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My First Trip to RIMYI

Pune 23 August to 9 September 1977 by Meg Laing

I was 24 years old and had been doing Iyengar yoga for about 5 years, first with Penny Nield-Smith in Oxford and then in Edinburgh with Bob and Kathy Welham. Bob and Kathy were both newly qualified teachers and we had arrived in Edinburgh at the same time, not knowing each other previously. Bob was doing a PhD in Artificial Intelligence and I was doing one in medieval English dialects- both at the University of Edinburgh. You can imagine my joy and relief at finding I could continue my two year-old love affair with Iyengar Yoga in the University of Edinburgh Iyengar Yoga Society that Bob and Kathy started up. Bob quickly realised the necessity of getting other people in Edinburgh qualified as teachers -although he didn’t bother to tell us that was his intention! Three of us students were sent to Manchester in 1976 for a weekend of classes taught by Mr Iyengar (as he was always known then). Suffice it to say I was totally and utterly hooked. So when Bob said I should go to Pune the next summer I took time out of the PhD for three weeks and wrote to Mr Iyengar to ask if I could come. The dates I’d requested were accepted and I set off.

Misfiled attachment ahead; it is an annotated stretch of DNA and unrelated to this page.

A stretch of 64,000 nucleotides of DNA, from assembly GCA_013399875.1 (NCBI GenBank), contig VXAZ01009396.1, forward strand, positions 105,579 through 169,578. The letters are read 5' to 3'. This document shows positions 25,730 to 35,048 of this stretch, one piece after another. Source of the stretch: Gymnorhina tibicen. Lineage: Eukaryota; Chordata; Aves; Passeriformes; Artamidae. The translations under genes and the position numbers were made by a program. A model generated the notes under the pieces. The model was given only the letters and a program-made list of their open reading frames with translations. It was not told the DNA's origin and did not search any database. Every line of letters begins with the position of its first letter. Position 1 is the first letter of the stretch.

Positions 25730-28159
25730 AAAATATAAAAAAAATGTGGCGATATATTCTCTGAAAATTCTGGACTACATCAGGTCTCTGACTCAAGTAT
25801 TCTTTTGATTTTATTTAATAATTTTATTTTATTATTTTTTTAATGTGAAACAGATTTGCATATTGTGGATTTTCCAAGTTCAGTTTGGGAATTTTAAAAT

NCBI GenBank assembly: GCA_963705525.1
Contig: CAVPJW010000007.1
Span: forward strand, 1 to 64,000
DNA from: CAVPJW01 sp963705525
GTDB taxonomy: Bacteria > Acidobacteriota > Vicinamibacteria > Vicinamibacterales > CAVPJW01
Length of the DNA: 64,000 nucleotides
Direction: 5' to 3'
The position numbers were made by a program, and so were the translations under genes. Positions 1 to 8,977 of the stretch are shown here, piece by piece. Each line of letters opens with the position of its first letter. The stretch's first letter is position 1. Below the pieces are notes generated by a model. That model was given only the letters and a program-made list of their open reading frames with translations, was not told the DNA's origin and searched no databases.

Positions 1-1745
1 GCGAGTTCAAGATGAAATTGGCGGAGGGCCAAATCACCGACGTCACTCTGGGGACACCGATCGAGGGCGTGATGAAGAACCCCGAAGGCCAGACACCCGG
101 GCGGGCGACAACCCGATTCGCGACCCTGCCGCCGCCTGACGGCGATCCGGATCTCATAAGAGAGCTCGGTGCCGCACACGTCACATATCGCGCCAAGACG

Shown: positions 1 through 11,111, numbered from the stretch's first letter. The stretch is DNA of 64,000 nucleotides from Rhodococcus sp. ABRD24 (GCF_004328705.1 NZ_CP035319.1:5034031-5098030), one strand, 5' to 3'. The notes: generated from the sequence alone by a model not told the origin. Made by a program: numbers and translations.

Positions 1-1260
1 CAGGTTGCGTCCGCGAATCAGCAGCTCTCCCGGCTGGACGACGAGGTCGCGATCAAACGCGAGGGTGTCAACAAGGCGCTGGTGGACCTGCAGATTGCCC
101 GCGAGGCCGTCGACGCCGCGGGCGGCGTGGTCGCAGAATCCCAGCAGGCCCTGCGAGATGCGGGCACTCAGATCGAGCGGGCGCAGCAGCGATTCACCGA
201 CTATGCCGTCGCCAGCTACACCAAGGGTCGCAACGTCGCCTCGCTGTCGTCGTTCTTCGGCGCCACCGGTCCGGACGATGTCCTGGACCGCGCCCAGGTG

I was all on my own having never been to India before and the journey (5 hours delayed at Heathrow at the outset because of a catering go-slow) was a huge adventure in itself. With the flight so badly delayed and not arriving till the afternoon, I missed the last electric train from Bombay to Pune the next day and had to get on a slow one, having already been travelling by now for 24 hours. I arrived in Pune at 11.30 pm and, having slept at the station (in a proper bed!), I got to RIMYI at 7am the next morning in time for the first class but not having booked anywhere yet for my stay. It was not an auspicious beginning, especially as I had come in on the final few days of an intensive course! Prashant, who was helping Mr Iyengar with the class, reasonably enough pointed out to him at one point that I was yawning. Mr Iyengar looked at me and just said “Leave her alone. She’s new”. I think in that one look he probably took in the essence of my whole journey. After class I was scooped up by the wonderful Sylvia Prescott, who is so much missed and whose kindness to a (then) stranger I shall always remember. She took me to the hotel she was in now the Ketan then the Sutlej – and that’s where I stayed.